The sub-folder issue is a big one for me; I have addressed it with Edmodo Support and they have been very sympathetic. One work-around that was suggested was to use Google Drive to organize the sheet music, notes, and links in a folder for each song. The problem with this is that you cannot post links in a Google Drive folder easily. Also, I don’t like the idea of having to go to navigate away from Edmodo to access the folder. What I did was to organize the various aspects of the lesson by song title within the level folder, for example: in the Beginning Lesson folder, I have the materials for “You Are My Sunshine” listed as: “You Are My Sunshine Notes”, “You Are My Sunshine Sheet Music”, and “You Are My Sunshine Ukulele Mike Video Lesson”. This allows me to list all of the materials alphabetically in the folder and keeps the materials for each song together. Once I have more songs uploaded to each folder, I will add a number to the beginning of each file to organize them in order of difficulty. This is an OK solution, but it will make life much easier when they figure out a way to provide us with sub-folders.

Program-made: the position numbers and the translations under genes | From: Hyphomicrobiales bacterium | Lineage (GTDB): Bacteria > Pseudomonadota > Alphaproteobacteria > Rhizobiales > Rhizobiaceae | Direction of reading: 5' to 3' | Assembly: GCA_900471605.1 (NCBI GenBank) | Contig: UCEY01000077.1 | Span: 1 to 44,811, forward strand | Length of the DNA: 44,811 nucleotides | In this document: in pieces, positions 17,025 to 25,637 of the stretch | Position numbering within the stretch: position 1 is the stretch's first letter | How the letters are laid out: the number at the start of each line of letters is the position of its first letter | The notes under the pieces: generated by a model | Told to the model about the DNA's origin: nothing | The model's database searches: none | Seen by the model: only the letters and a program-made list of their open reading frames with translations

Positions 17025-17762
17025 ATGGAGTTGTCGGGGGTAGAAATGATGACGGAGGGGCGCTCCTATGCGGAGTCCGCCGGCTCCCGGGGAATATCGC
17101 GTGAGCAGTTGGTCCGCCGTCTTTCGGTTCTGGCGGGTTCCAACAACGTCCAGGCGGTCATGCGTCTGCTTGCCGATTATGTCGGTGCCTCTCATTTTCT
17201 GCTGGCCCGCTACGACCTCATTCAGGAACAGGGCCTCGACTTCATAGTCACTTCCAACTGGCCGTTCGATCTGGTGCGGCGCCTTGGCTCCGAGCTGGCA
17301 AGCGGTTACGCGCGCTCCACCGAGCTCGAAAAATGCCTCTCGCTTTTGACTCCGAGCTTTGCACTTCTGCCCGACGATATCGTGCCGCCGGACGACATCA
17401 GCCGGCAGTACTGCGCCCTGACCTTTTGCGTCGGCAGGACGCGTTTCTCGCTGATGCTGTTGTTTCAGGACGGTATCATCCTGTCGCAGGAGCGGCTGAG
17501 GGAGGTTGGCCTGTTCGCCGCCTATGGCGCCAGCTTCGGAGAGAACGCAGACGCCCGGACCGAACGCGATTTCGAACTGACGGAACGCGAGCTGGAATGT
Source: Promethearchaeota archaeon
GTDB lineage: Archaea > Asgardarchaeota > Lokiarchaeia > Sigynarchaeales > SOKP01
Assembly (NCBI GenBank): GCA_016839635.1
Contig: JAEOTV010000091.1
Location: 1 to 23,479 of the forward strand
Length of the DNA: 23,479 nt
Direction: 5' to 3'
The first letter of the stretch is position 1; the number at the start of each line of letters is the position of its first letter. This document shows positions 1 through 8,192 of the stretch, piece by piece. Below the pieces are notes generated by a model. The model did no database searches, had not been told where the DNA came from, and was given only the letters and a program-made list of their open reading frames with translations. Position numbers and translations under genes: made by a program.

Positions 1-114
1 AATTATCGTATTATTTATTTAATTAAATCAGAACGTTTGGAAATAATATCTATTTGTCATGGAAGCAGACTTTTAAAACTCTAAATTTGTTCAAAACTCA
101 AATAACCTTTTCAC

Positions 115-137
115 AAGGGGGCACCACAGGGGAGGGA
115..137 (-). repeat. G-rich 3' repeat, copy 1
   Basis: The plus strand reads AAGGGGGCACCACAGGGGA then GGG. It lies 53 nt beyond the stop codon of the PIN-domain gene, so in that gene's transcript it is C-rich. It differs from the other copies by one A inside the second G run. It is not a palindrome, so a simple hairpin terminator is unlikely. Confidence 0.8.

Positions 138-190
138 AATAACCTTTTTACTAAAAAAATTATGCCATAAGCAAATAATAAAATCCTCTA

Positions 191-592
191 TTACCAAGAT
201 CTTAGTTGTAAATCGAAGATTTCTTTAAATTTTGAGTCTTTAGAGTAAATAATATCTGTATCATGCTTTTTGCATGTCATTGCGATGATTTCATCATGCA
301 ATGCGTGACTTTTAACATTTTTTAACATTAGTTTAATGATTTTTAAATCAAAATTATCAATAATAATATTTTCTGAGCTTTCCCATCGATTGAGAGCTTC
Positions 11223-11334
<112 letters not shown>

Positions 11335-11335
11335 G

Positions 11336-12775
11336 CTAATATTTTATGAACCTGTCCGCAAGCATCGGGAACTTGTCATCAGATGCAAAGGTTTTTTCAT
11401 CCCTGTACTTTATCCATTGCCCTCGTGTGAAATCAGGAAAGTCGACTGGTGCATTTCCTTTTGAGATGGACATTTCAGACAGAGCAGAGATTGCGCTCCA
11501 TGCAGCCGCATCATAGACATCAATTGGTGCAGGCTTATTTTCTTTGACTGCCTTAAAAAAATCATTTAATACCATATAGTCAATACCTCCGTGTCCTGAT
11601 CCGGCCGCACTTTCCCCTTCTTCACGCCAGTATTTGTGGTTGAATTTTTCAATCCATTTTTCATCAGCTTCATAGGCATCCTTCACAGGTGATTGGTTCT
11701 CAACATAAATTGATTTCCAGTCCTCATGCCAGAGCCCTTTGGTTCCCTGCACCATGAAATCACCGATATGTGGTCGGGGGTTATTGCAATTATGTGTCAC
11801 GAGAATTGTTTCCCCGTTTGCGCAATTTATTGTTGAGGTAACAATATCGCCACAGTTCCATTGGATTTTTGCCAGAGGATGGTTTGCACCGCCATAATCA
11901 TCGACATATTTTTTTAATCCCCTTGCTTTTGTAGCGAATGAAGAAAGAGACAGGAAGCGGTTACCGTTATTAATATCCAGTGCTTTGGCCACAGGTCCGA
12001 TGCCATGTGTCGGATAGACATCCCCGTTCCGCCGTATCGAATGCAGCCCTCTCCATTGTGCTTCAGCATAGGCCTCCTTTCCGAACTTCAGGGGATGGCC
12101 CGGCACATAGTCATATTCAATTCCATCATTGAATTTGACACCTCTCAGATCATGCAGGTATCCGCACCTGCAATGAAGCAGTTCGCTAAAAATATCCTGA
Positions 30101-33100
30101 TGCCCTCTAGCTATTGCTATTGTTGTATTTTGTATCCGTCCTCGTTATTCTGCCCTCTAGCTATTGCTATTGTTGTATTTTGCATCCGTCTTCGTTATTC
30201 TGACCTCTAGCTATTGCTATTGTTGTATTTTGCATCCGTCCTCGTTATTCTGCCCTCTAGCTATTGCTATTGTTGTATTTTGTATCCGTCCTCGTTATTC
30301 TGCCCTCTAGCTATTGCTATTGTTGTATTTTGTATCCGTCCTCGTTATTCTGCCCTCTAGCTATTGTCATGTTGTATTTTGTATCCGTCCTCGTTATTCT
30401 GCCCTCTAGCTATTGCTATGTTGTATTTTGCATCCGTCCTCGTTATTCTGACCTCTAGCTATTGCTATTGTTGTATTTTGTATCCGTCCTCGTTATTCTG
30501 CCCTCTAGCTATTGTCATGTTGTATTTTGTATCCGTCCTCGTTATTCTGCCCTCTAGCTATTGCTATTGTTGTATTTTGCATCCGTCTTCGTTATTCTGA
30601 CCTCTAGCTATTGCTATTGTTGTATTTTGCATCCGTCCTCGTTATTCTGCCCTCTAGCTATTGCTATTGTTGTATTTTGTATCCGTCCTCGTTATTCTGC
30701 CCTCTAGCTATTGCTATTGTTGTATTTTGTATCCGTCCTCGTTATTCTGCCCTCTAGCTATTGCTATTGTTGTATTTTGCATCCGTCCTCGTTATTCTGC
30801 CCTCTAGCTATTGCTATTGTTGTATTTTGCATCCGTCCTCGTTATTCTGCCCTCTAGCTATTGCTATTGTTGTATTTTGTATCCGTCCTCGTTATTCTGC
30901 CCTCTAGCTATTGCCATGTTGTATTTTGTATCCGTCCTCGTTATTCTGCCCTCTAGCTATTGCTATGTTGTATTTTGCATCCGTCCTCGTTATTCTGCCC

When I originally conceived this project, I thought I would make all the videos myself. Luckily, I remembered the Ukulele Mike lessons that were already available for free online and have incorporated them into my instruction. He is non-intimidating and gives good tips and instruction without sounding like a know-it-all; everyone I’ve talked to likes his approach. Some of the songs I would like to use as part of my program are not available from Ukulele Mike, or he has them in a different key than I would like, so I will have to make video and/or audio lessons for them. Also, many of the songs he has videos for do not come with sheet music, so I have to write them up with lyrics and chord diagrams. It’s not complicated, it just takes time.

I have not really been able to implement the use of my site yet, but when I do I foresee the following challenges: One, although I will not have formal grading, I do want to make sure the student has the ability to properly play the song from one lesson before proceeding to the next, much like I do with my “in-person” students. This evaluation can be done via Skype or by the uploading/linking to of a video or sound file, some technical difficulties may arise during this. Also, some students may not have the same access and familiarity with technology and the internet as others. and will be unable to use the site. Two, I will have to figure out whether I want to set up small groups according to level; this could be good for the students for sharing ideas and tips, but may be difficult to set up and monitor.